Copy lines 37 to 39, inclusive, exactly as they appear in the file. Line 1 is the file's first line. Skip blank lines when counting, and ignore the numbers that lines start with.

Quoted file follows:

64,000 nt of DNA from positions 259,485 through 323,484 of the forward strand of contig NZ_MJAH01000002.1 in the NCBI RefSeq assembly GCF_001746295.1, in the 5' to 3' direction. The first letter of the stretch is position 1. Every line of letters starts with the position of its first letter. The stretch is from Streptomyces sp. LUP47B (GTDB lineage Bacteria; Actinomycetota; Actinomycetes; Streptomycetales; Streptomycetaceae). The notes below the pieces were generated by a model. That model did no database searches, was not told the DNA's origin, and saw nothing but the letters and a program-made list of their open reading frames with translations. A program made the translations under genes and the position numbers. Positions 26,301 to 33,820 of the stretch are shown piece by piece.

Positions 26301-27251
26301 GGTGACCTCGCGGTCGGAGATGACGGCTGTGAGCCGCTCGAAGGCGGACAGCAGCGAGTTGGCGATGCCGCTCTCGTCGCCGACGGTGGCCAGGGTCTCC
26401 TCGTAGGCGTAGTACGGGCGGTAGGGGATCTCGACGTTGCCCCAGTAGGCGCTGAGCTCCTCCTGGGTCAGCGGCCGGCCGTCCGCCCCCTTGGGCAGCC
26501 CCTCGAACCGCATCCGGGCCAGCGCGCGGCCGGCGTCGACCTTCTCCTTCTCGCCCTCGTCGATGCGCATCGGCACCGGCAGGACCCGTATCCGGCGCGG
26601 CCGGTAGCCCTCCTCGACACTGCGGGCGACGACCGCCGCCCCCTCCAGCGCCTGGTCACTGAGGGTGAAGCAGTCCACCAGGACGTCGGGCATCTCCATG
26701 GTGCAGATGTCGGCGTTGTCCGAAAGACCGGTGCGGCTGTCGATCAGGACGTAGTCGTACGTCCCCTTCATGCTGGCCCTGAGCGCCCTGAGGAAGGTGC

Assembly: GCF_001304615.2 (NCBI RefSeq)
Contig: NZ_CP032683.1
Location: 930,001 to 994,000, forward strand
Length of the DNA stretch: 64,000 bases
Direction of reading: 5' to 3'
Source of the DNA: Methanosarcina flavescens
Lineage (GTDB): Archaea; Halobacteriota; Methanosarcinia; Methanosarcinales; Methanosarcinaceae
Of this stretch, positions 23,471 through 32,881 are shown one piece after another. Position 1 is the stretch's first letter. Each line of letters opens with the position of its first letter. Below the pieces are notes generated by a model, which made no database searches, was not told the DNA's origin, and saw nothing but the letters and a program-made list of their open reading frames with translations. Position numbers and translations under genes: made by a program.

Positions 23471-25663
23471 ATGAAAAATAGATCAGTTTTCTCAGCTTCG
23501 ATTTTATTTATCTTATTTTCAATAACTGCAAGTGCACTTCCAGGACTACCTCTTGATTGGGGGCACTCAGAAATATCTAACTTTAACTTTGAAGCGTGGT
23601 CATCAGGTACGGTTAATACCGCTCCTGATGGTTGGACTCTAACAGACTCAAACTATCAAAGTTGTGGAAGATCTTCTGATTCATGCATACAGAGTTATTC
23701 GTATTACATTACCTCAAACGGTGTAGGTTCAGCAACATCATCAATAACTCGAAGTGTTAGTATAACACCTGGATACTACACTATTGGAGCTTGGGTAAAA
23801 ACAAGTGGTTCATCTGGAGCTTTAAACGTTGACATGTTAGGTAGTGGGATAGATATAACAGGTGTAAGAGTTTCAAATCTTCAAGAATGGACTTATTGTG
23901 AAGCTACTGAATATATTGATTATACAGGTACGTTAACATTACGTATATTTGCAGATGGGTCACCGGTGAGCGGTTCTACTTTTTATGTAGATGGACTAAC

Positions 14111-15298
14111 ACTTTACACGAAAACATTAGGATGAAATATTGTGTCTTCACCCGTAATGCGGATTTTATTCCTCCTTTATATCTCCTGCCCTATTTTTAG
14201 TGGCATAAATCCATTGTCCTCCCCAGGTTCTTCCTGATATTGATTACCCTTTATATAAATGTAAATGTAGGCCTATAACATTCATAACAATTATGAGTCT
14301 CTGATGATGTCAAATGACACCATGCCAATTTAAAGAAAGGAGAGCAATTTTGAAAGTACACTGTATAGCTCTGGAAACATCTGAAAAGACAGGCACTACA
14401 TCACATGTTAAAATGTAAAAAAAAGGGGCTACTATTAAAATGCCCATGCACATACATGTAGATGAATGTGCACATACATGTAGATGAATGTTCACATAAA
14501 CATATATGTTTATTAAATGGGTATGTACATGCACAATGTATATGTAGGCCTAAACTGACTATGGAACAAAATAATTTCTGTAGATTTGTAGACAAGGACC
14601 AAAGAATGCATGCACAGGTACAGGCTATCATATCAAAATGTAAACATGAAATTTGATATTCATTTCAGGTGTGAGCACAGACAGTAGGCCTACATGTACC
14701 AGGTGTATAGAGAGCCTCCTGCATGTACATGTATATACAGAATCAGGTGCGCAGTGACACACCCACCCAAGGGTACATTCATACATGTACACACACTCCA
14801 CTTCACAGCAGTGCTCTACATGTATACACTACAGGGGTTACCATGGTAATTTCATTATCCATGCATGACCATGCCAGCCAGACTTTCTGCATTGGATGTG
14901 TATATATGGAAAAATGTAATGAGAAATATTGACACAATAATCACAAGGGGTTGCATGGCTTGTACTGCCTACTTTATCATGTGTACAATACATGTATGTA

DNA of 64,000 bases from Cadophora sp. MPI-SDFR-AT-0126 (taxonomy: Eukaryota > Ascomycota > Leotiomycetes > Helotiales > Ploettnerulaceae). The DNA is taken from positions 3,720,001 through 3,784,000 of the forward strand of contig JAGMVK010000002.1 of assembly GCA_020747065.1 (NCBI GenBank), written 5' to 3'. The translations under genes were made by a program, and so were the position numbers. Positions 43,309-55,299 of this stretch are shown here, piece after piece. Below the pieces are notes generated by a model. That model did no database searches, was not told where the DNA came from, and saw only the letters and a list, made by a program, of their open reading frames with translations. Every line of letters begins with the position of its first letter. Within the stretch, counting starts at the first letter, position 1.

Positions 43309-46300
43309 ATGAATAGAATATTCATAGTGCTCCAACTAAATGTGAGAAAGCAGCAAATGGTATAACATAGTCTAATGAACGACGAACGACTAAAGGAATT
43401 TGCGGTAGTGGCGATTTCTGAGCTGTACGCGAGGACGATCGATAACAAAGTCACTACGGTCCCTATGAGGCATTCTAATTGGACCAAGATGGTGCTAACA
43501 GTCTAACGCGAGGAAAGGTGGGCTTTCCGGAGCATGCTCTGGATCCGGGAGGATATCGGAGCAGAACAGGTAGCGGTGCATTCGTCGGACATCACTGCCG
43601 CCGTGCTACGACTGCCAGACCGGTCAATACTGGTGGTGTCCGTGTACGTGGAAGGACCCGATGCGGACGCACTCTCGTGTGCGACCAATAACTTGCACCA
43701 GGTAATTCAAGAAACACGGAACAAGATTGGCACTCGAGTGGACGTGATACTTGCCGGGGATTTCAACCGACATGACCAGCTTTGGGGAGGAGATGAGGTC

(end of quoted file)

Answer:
43501 GTCTAACGCGAGGAAAGGTGGGCTTTCCGGAGCATGCTCTGGATCCGGGAGGATATCGGAGCAGAACAGGTAGCGGTGCATTCGTCGGACATCACTGCCG
43601 CCGTGCTACGACTGCCAGACCGGTCAATACTGGTGGTGTCCGTGTACGTGGAAGGACCCGATGCGGACGCACTCTCGTGTGCGACCAATAACTTGCACCA
43701 GGTAATTCAAGAAACACGGAACAAGATTGGCACTCGAGTGGACGTGATACTTGCCGGGGATTTCAACCGACATGACCAGCTTTGGGGAGGAGATGAGGTC